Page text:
Here is the drawing of my room using the one-point perspective:
The drawing was more tedious than I thought and I spent quite long trying to get the angles of the lines right.
I first did it in pencil:
And then I inked it over:
We did some sketching of animals (copied from a book). Through studying the sketches and trying to make out of the main blocks that make up the body, I gained a better understanding of how to construct an animal figure (even though it still depends on which animal). This simple exercise was more helpful than I thought.
Here are some of my sketches:
Prof also taught us a method of constructing hands and arms which I thought was a really great method
To draw the hand, mark out all the curves in their respective locations first (e.g. the curve of the knuckle, the curve of the wrist). Then, join the curve with lines and the hand is formed!
As for the arm, further away of the arm, it adopts a more cylindrical shape, which gradually becomes more like a rectangular block as it approaches the wrist. Always take note of where the thumb starts — it starts where the wrist ends. Hence the thumb block will start from the same edge as the palm block.
This is just for personal record ya :)
Here are the slides Charmaine and I used for our 2D presentation on Dot, line and shape :)
If you’re lazy to download the file, here are some important points from our research:
Use of Shape:
Hello! I realise I have no updates for 4D at all (since Joel didn’t require us to upload anything to OSS so far) so here’s just some stuff for personal record :)
For project 1, we had to create 3 original digital artworks based on the theme Strange New World. By manipulating visual images, three artworks containing landscape, figure and object (one each) have to be created, be it by addition, subtraction, and/or substitution.
For this project, I started out having two very vivid images of people standing on lamp posts as well as people squatting on lily pads intently gazing at something. These images were just random, but when I started to properly brainstorm for an overarching theme for my works, these images somehow fitted seamlessly with what I had in mind, which was an exploration of human traits that corrupt and dictate our actions.
This work endeavours to explore the human condition. Man, by nature, is inherently self-interested. We have never been spared the company of our puppeteers – our greed, ignorance, and vanity – who subconsciously dictate our actions, permeate our thoughts, and blind our visions. All around us, we see a parasitical manifestation of egotism. In midst of our furious pursuit to feed our already inflated sense of self, we ironically become more and more detached with ourselves. At the end of the day, behind all that grandiose façade, do we know who we truly are? Do we dare to bare our soul to ourselves? Greed, ignorance, and vanity – to which do we own our conscience?
These 3 artworks are arranged in sequence of its creation, which explains why the first looks so much more amateurish than the last.
Overall, I really enjoyed the process of creation in this project: you start with a vague idea and walk the journey with it, curiously observing how your idea develops and how inspirations jump at you at the most unexpected moments. In aspects of semiotics, it was interesting to actually seriously consider why you use a certain element; what does it represent in this context; how can I use a certain symbol to my advantage; and how does the symbols changes the interpretation of my work. As a non-frequent user of digital media, working with digital images was a fresh experience – there are a lot of things that can be manipulated in digital media but not in traditional. For example, I can be a lot more adventurous in digital media because the actions are reversible, and thus I am empowered to be vastly more experimental :)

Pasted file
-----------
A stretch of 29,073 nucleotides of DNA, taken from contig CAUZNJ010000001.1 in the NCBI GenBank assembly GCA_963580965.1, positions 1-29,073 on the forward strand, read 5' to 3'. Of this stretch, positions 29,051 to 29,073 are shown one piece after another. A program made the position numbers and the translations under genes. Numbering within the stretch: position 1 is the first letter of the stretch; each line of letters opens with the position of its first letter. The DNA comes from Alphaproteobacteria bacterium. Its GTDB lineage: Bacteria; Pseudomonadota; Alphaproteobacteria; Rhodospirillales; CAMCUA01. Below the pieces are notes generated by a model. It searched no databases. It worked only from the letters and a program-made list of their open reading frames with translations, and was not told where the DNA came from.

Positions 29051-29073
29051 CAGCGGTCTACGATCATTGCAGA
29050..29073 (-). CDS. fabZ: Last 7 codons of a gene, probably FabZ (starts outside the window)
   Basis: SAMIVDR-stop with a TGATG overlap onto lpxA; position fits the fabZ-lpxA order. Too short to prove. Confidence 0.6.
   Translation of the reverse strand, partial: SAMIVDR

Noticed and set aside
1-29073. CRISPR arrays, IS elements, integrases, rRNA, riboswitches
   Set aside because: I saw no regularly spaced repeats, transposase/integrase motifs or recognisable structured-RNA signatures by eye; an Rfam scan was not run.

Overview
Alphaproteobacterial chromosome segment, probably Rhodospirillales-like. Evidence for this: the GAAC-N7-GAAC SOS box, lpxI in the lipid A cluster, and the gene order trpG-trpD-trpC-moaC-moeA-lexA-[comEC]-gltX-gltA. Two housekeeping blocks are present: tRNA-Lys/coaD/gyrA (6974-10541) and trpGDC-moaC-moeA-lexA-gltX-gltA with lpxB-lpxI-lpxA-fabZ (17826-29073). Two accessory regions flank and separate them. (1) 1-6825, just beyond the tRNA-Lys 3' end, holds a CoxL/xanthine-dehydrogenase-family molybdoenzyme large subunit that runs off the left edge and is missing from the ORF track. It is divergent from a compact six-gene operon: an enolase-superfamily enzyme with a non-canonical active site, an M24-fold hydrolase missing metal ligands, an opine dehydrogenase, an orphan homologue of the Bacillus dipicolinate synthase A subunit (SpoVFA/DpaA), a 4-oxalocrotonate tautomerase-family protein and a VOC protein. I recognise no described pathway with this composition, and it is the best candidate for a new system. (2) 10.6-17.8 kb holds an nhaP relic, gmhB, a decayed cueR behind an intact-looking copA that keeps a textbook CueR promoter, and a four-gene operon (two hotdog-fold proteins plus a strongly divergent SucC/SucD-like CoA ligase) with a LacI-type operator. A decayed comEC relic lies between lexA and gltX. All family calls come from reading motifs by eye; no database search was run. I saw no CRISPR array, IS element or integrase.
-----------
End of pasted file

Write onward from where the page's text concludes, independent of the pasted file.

In the afternoon following the figure drawing lesson, we headed to HASS to do some outdoor sketching and to understand the theories of perspective better. Prof demonstrated how he construct a sketch using one-point and two-point perspectives.
For one-point perspectives, there are two pairs of parallel lines, each pair established by joining the lines extended from the vanishing point; for two-point, there is one pair.
By determining the lines of building structures that are parallel, we can leverage on that foundation to draw the basic structures of the building.
Prof told us to always focus on the big picture first: draw out the general structure before filling in the details. Should we rush into the details and the details aren’t drawn accurately, this will subsequently affect all other structures.
Prof also mentioned that in the scenario where the perspective is particularly hard to construct (or if we are simply lazy or bad at perspective drawing), we can make use of space to cover up our weakness by placing smaller structures in front of bigger ones so that the edges of the buildings are obscured.
These are some sketches that I made that day:
I wasn’t overly rigid in my drawing in the sense that I was quite loose with plotting the construction lines. I merely got a general sense of the direction of the line and went ahead to draw it out. I guess judging by the conceptual (focus more on form) vs perceptual (focus more on what you see) distinction that Prof mentioned, I belong to the latter.
Here are some documentation of the process I’ve been through for mark-making. I realise I’m not a person who can multitask very well, and so I kept on forgetting to whip out my phone to record down my experimentation process.
Initial emotions research:
I wanted to get a clear idea of what each emotions represented. Hence I did several small mind-maps for each emotion category and researched on each specific emotion to ensure that my understanding of that emotion is correct.
Experimentation for melancholy:
The feeling of melancholy is something that I believe everyone can instinctively understand as the wrenching throb in the heart but troubles to eloquently put the emotion into words. And so when I tried to express melancholy in my marks, I tried to keep the the marks to a minimum so that the empty space (the paper) gives a more pervasive feeling of hollowness and emptiness.